There is another issue here. Arrest reports are often a one side re-write of what the local cops choose to put in a request for warrant report or dole out at their weekly news briefings with reporters. A lot of what you see in a warrant report doesn’t reflect what actually happen– I’ve seen first hand how some Cops lie and make stuff up to get a judge to think their is probable cause. And in the Norwalk, CT court there are judges like Judge Huddock who was known to sign any warrant report put in front of him. Then there is the fact if the arrested person speaks it could be held against them in court so until you get to trial. or see defense motions filed to challenge the arrest, a reporter often only has a story from the view of the cops to print. Unfortunately I have witnessed, while working for Greenwich Time, how editors at Hearst don’t encourage their court reporters to always follow up on the case and report out the ending. And that, I think, is a serious error in journalistic behavior. In France they won’t print the person’s name until they are convicted. In the U.S. military they won’t do perp walks because they actually assume the person is innocent until a trial proves otherwise.
But printing a person’s name who is arrested in this country is perfectly legal and also seen as somewhat of a watchdog deterrent. I think it’s OK to print the accused name and everything you can find out about them as long as the reporter does what they can to follow the story through court motions and update original arrest stories with dropped charges. What is ironic with the Hearst case is they are spending big dollars to defend Sherman’s suit but I’ve learned they are also making side deals with people who contact them and complain about their arrest stories not being updated. Since Sherman filed his lawsuit I have seen copies of releases from Hearst that say the paper will add code to the online story to take the person’s name out of a Google search and update the arrest story with details of how the charges were dropped but the story stays online. Now to make this deal Hearst also makes the complaining person sign a release that they will have no claims in Sherman’s class action suit against them.
When I asked Hearst outside counsel Cameron Stracher about this secret release deal he claimed he didn’t know what was going on. The releases I saw were drawn up by some of Hearst in-house lawyers like Ravi Sitwala. The official quote I was given was, “Cameron Stracher, an attorney for Hearst, says he has no knowledge of whether or not Hearst has entered into or drafted such releases.” Which in my view is basically spin for ‘oh shoot how did she find that out’.
Sherman’s chances are slim of getting his case past Hearst motion to dismiss in Federal court and if he does I’d expect even more media organizations to join in the fight. But what Sherman has accomplished is some accountability at Hearst –considering we now know they are making these private update-the-story deals. Unfortunately I don’t think it’s the right change. Our Fairfield County courts are filled with people being overcharged or wrongly charged. And the Stamford/Norwalk judges easily allow these AR programs to go through which a lot people, even if innocent, take because they can’t afford to fight to charges.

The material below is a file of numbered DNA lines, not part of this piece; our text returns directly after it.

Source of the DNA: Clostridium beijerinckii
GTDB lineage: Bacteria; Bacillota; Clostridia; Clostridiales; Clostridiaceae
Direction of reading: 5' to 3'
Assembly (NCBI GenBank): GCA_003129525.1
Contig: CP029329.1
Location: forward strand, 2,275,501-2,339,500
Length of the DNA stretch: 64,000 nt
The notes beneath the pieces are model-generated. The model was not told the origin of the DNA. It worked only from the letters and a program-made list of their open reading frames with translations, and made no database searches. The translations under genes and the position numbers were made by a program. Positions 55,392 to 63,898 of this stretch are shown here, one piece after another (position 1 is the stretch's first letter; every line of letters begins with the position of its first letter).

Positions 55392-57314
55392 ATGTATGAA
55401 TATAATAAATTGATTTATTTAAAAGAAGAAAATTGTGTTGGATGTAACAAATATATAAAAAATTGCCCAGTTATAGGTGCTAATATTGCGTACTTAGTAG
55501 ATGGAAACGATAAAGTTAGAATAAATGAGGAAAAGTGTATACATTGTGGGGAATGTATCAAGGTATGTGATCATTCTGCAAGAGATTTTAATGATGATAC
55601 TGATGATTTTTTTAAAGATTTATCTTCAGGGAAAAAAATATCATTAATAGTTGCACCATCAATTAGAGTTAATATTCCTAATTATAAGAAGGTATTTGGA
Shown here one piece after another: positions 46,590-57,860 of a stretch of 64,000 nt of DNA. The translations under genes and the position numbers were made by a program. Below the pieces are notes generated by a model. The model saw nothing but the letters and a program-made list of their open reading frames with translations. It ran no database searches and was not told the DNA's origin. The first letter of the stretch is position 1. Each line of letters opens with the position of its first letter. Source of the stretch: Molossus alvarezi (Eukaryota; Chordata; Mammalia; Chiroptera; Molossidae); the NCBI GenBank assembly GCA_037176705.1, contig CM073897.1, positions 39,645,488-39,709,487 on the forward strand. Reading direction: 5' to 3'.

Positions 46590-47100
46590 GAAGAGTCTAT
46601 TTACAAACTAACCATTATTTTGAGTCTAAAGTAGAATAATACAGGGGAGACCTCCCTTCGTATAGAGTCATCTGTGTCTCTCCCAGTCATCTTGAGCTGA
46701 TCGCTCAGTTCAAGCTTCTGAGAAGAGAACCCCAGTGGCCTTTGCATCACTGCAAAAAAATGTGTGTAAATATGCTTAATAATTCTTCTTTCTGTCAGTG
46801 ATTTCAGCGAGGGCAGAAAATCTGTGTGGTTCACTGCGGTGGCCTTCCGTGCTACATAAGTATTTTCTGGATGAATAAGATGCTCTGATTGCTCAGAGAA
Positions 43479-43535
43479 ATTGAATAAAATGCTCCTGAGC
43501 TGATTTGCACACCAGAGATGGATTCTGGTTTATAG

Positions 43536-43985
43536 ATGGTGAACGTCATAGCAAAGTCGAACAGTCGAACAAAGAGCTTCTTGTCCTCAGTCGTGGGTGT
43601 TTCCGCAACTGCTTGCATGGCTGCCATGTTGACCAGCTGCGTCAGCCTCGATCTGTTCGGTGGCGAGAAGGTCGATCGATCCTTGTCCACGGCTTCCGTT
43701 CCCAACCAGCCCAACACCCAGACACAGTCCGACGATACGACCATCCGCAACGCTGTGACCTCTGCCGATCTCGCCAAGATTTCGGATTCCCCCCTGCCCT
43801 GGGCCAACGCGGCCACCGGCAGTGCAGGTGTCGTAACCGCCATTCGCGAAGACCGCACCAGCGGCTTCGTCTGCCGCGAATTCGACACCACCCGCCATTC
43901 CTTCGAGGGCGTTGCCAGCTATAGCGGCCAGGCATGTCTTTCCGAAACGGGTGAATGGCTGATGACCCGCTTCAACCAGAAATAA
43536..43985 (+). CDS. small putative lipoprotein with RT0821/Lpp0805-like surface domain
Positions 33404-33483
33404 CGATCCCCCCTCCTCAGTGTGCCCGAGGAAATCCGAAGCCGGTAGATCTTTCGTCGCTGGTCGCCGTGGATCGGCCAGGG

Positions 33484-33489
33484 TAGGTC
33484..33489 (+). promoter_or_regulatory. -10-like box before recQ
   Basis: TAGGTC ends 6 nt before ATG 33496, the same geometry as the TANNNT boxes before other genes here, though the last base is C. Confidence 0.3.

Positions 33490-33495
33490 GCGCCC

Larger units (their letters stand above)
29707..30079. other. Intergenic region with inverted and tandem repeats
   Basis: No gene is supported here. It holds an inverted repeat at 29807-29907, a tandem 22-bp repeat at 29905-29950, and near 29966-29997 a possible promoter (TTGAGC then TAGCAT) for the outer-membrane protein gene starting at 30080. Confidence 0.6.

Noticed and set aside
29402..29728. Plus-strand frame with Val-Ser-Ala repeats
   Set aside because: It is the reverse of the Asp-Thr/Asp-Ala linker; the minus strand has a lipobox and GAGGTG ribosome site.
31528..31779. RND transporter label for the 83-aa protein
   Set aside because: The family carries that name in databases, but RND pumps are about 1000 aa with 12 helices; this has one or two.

On the flip side, the AR programs are also easily given out to young adults (or 16+ minors) where there is solid evidence of hosting say underage drinking parties or driving while intoxicated which feels like the state isn’t really interested in delivering a punishment for these crimes. Take the case of New Canaan 19-year-old Avery Underwood who was charged with a felony forgery because they cops found a fake CT ID on her when they busted an underage drinking party she hosted where her mom Lori Anderson was found hiding in the closet when the cops came. Sherman, her attorney, got Avery into an AR program and her record was erased after a probation period. But it doesn’t mean the crime didn’t happen and I think it serves a public interest for Avery’s name and address to be reported so other parents in the community can know where underage drinking parties were happening. As a journalist covering this story I would never agree to take it down. I’d been updating the case during the legal proceedings and finished the story by reporting her AR plan but her case remains published online.
What we really need is dominate market publications like Hearst to investigate the cops and the courts instead having their beat reporters build up a favor bank with local cops to get news before another hyper-local news sites like the AOL Patch print it. I’d love to see a Hearst reporter track all the arrest turned into AR programs and print the number of trials the Norwalk or Stamford court actual win v. lose each quarter. Or how about a data analysis story of all the charges that get plead down while people are forced to pay burdensome bonds. Besides me, I’ve seen about one Darien reporter, at a non-Hearst publication, take on his local cops this past year and follow a case where there was serious miss-information in a warrant report resulting in the charges being nullified right before trial. But a few reporters working diligently to report a person’s ‘whole history’ doesn’t make up for Hearst ‘incomplete histories’.